Sidney Burchell, front and centre, with Cowes ARP at Northwood House (colourised image).

ARP Controller Sidney Frank Burchell passed away at the Royal County Hospital, Ryde, on 1 November 1963 aged 69.

Sidney was born in Faversham, Kent, on 27 September 1894. His parents were Charles Simon and Fanny Charlotte (nee Rayfield). Faversham remained the family's location when the Census was taken in 1901. Ten years later aged 16 Sidney was one of dozens of members of staff of a large store that occupied a large section of High Street, Clapham. He was employed as a shop assistant in the drapery and clothing department and specialised in sports attire.

Life was to change significantly for him when the war began and in 1915 he attested to the Duke of Cornwall's Light Infantry, assigned to the 6th Battalion and later the 1st. The 6th, a service battalion, were recruited at Bodmin in August 1914 under the command of the 43rd Brigade (Light Division) and landed at Boulogne on 22 May 1915. At some stage Sidney was transferred to the 1st Battalion, a regular unit, and made up to Lance-Corporal and later served as Acting Sergeant. The 1st DCLI spent all but a handful of months of the war in the thick of the action.

A section of the DCLI celebrating the capture of a German trench by donning their defeated foes headgear.

It was during service with the 1st DCLI as Lance-Corporal that Sidney was awarded the Military Medal. Whilst attempts to identify the specifics of Sidney's award have remained fruitless, the award of the MM to other ranks during the period in question was generally for acts of gallantry and devotion to duty under fire. 

In 1918 Sidney was badly wounded in action and is remembered by those who knew him as always wearing a glove on his left hand and having to move that arm with his right arm.

At some point following the war Sidney relocated to the Isle of Wight and immediately became a prominent member of the Cowes branch of the British Legion, eventually rising to its chairmanship. His retail background enabled him to establish Burchell Bros. sports goods and outfitters of which he was proprietor for around 40 years. In 1938 he married Isabella Elizabeth Cole, 16 years his junior and the Island born daughter of company director George Henry Cole of Crathie, Baring Road, Cowes and his wife Elizabeth. Captain A.M. Fitzpatrick-Robinson was quick to raise a toast to the couple at the next gathering of the Cowes Legion, wishing them every happiness for the future.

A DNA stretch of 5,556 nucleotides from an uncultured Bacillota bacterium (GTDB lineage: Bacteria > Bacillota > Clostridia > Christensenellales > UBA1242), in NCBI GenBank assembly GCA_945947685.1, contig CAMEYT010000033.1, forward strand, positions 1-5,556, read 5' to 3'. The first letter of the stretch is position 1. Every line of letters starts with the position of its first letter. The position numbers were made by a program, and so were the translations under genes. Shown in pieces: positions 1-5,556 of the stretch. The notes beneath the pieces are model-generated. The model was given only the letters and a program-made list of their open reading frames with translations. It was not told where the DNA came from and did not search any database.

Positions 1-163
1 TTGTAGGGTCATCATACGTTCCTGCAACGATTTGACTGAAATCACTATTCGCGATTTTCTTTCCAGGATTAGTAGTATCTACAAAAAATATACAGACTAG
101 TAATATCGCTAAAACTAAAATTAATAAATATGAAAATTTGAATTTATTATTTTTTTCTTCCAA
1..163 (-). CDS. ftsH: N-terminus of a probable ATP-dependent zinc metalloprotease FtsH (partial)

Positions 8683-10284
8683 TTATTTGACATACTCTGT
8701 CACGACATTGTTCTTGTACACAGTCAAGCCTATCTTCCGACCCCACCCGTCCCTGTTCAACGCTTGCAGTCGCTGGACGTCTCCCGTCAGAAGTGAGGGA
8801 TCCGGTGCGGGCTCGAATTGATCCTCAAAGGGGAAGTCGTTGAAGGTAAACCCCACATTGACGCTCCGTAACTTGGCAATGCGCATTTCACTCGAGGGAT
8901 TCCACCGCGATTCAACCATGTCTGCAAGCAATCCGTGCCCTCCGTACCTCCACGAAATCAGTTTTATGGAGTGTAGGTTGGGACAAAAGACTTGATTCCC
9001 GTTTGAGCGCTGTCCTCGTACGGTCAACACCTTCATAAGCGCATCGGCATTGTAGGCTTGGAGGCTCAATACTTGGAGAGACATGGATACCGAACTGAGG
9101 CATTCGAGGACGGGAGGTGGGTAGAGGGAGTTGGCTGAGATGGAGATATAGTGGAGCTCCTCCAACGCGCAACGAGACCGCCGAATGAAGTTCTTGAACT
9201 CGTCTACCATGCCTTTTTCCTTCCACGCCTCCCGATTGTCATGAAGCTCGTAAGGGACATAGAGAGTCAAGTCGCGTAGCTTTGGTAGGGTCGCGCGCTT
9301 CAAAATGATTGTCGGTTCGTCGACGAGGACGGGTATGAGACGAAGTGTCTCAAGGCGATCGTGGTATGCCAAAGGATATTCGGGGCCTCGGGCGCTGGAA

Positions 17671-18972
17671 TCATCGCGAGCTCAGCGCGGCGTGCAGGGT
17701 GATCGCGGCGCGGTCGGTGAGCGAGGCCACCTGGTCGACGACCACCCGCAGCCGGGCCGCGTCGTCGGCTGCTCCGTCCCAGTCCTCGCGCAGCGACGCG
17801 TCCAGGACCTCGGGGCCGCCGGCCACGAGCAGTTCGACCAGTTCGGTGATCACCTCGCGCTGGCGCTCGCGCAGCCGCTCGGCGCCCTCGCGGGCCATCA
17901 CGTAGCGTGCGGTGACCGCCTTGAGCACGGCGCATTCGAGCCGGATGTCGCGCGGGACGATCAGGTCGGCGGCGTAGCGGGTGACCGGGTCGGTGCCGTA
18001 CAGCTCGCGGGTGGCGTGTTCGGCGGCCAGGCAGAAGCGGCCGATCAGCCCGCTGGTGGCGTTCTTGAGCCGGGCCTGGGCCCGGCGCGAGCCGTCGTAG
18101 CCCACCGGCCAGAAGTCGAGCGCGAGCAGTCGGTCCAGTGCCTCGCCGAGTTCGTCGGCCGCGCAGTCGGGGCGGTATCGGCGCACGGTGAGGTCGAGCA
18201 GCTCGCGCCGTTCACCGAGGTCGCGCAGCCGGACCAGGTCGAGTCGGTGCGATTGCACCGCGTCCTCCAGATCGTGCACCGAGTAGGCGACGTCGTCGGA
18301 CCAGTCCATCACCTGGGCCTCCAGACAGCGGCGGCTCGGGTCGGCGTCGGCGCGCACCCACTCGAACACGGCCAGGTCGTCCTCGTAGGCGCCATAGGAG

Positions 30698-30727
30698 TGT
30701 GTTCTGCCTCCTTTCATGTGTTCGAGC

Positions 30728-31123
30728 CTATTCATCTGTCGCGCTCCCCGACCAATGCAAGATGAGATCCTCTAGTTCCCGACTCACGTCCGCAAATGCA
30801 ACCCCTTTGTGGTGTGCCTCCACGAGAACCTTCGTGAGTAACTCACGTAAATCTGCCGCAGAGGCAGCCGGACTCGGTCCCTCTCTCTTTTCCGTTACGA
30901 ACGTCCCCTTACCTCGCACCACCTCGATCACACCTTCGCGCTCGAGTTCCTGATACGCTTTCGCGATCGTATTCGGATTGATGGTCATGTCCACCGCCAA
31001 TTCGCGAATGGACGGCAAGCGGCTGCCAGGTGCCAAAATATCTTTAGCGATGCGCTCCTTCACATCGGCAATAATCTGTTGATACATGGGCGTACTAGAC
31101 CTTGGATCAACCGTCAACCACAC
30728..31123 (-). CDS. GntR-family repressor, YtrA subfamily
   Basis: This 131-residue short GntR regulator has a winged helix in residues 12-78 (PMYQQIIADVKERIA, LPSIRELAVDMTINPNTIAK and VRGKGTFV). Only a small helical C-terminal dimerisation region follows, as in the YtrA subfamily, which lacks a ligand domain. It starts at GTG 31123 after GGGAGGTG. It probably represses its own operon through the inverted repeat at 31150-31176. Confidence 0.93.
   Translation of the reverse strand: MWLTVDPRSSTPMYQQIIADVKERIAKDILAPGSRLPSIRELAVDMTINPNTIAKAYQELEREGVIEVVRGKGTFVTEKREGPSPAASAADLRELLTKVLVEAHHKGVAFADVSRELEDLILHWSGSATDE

The couple settled at a house known as Comrie in Ward Avenue. Throughout the previous two decades the local Press is littered with references to Sidney's tireless support of the Legion, his sporting activities and other extra-curriculur endeavours and it is therefore no surprise that he was one of the earliest to volunteer for a role in the Air Raid Precautions (ARP) in addition to heavily promoting support for the National Service and still earning a living as a sportswear retailer and distributor. Within the ARP he originally served as a warden but his organisational skills were quickly recognised and he was elevated to the role of Senior Controller. 

Many years ago when I was researching a particular subject connected to the infamous Cowes Blitz of 4/5 May 1942, I accessed a ledger that comprised the original handwritten log of the ARP Controller. Knowing nothing of Sidney or his story at that time it became apparent, when following the chronological entries, that the neat handwriting evident in the earlier part of the evening before the raid began, steadily worsened as the events of that fateful night played out before the writer. All through the night the Controller, who I now know to be Sidney, diligently recorded incoming messages and those he despatched out. I put the change in the neatness of the handwriting down to the tension of the event in its broader sense.

Only recently have I discovered the story of how Sidney was directly affected while at his Northwood House post, but how this didn't prevent him from stoically continuing his duty in the knowledge of the most personal and terrible tragedy. Rather than rewording what I discovered I have included the original documents below.

In the aftermath Sidney was made a Member of the British Empire.

Sidney's tragic loss didn't prevent him from his tireless service both during the remainder of the war and for many years after. He was chairman of the IW Council from 1946-1959, and chairman of the Cowes Professional and Business Association. In 1948 he was remarried in Crodyon to one Dora M. Cook. His son David, who survived the injury sustained when his mother was cruelly taken, was enjoying his honeymoon in Majorca when advised of his father's death.

Sidney Frank Burchell, M.B.E. M.M. was cremated on 5 November, his coffin flanked by standard bearers of the British Legion. 

Rest in peace ARP Controller Burchell. 

Cowes ARP at Northwood House, Sidney Burchell is the gentleman at the front in the beret wearing a wide range of medals (note the gloved left hand, concealing the war wound that incapacitated that arm).